Using The Body as a Spring

Using The Body as a Spring

Why do you need cushions and braces on your feet when you run?
This piece is written by Jim Stoxen who is an emminent Chiropractor from Chicago. It is brilliantly written.

Why does grandma need:

· Orthotics
· Orthopedic Shoes
· A cane
· A walker
· A wheelchair
· A hospital bed

The doctors said her muscles could no longer support her.

Maybe its a good idea to learn how to condition your spring suspension system muscles of your body for impacts instead of looking for the next brace?
So, before you get up and running, you are going to want to learn about the engineering of the human spring and specifically what the spring suspension system muscles are and how they assist you in springing off impacts safely.
As you know I also refer to them as the landing muscles, the pronation supination cuff or the arch foot and ankle sling muscles, as one famous doctor from Bangkok, Thailand called them.

Most of you work on your “take off” muscles yet the “landing muscles” are hardly EVER exercised because so few even know they exist!

Dont you think that if you put a bigger, more powerful and heavier engine on a plane that it would fly faster? You might want to put a stronger landing gear on the plane too?

With this simple logic, why are so many of you training the take off muscles and completely neglecting the landing muscles?

No wonder you have so many impact related injuries like plantar fasciitis, heel pain, stress fractures, shin splints, knee pain, hip pain and herniated discs!
So many people are told that impacts are bad for you in running.

That is just wrong!

Impacts are only bad for you if your human spring mechanism cannot handle the force of the impact safely! Period!

In the book, ‘Born To Run’, written by Christopher McDougall, he tells the story about the Tarahumara Indians and how these old indians ran for miles in the mountains for decades with minimal footwear.

So what’s the difference between you and them?

The idea that you have to have cushioned footwear to absorb the force of the impacts doesn’t really make sense, unless the impact resistance mechanism, the spring suspension system muscles and mechanism cannot handle the impacts.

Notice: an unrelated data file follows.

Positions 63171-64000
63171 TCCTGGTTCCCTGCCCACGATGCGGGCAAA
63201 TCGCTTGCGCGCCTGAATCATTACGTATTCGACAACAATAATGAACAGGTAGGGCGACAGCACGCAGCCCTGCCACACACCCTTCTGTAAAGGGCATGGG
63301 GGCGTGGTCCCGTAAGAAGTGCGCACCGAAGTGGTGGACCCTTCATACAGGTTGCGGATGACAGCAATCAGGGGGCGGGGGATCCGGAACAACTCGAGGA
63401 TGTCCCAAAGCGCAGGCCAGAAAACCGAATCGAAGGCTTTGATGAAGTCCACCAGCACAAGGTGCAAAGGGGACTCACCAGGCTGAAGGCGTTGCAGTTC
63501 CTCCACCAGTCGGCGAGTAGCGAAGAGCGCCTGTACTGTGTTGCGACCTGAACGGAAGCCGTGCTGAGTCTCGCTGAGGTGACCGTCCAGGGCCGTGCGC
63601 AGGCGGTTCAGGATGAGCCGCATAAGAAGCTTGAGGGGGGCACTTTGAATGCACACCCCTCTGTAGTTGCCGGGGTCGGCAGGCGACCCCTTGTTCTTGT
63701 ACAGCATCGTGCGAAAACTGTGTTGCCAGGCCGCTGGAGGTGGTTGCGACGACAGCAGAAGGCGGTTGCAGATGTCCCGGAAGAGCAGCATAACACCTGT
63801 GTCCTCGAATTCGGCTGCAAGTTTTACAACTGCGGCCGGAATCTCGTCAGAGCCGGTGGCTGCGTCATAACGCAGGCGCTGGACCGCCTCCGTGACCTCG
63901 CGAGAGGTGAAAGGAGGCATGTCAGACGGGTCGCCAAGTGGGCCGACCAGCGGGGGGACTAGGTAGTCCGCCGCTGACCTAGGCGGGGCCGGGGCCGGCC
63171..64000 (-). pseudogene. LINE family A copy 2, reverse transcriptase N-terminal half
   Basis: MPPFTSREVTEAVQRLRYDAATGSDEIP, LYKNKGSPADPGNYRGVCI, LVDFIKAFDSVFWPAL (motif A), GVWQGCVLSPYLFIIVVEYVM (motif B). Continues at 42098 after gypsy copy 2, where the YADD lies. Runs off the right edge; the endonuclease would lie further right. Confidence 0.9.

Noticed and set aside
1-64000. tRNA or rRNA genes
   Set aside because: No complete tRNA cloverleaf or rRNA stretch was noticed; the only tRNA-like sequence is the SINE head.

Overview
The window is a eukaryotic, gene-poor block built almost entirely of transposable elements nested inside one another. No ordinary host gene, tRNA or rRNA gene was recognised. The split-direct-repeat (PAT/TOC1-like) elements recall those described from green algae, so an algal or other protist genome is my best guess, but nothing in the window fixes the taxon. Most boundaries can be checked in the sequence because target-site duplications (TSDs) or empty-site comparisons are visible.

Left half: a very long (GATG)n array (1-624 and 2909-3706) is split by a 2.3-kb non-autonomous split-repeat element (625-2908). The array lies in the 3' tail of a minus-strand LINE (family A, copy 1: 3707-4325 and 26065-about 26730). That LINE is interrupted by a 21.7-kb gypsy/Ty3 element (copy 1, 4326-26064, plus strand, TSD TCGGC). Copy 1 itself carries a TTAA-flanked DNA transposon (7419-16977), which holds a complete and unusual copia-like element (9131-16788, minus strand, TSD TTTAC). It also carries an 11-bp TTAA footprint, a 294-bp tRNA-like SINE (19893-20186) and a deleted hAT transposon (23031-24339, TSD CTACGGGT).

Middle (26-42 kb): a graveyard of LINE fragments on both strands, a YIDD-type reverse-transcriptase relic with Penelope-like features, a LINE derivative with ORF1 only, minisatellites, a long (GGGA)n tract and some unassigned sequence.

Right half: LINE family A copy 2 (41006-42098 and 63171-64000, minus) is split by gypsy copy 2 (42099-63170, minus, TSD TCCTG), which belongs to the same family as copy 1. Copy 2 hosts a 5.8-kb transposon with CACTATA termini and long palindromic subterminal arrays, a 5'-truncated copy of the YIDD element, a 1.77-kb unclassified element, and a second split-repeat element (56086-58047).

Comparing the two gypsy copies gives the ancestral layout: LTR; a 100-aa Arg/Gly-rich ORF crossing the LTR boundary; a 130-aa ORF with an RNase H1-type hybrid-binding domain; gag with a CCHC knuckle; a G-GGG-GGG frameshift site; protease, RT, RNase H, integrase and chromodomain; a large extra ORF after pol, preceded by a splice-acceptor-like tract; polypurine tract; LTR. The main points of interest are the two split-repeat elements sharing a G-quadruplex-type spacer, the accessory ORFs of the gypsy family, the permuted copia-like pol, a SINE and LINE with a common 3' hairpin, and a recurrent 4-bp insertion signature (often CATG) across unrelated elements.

So if your doctor, your coach and your conscience told you that you needed a cushion between yourself and the earth to absorb the impacts I guess what they were really saying was YOUR spring suspension system muscles and joints are not healthy enough to take the impacts but other peoples are.
Is the human body a lever or a spring?

The first thing we have to determine is what the human body is in the world of physics so we can better understand the model of the object that has to collide with the earth 100,000,000 times before our 30th birthday.

There is a fundamental difference between the way I see the human body and the way most other doctors and scientists see the human body.
I say that the body works as a lever and a spring.

Most doctors and scientists say human body ONLY works as a lever system
I think it is because they still memorized the old text book instead of observing how it truly works to protect us from impacts.

I also think that maybe its because the spring mechanisms of the patients that levered into their clinic with pain already had their spring mechanism lock up before they walked into the office. When they observed them it was while they were limping into their offices with their levers so they could sit or lay down during the examination of their locked levers.

I haven’t seen many doctors training or observing top athletes doing double fulls, standing fulls, or plyometric drills.

Many just recite “the body acts as a rigid lever at take off”.

You can tell when they talk like that there is no independent thinking.
Why is the body NEVER a rigid lever during running or walking?

When the body is working the way it was designed.

When the foot lands on the ground it rolls from the outside to the inside called rolling from supination to pronation.

At the same time it is loading from the force of the landing like lowering a weight on the bench press.

With all that rolling and loading in a three dimensional plane across 33 movable joints it never becomes a rigid lever! Its just impossible to think that can happen with a rolling loading bag of 26 moving bones.

For me, with my experience studying impacts in sports such as running, jumping and plyometrics, I find it ridiculous to think that the body absorbs these incredible impacts with levers.

How can a lever protect two objects (earth and human) that predictably will collide over 250,000,000 times in a lifetime?

Lets see… this object will collide with the earth 250 million times so lets design it as a lever.

Are you thinking what Im thinking?

It doesn’t make sense!

Is it just me or do you think it’s hard to imagine that we can launch our 150 pound bodies against 450 pounds of impact resistance force for over 26,000 consecutive impacts with ultimate efficiency as a lever system.
If you believe what you are saying, then you are saying that is the way you launch your body against this 450 pounds of resistance or approximately 11,700,000 pounds of work load!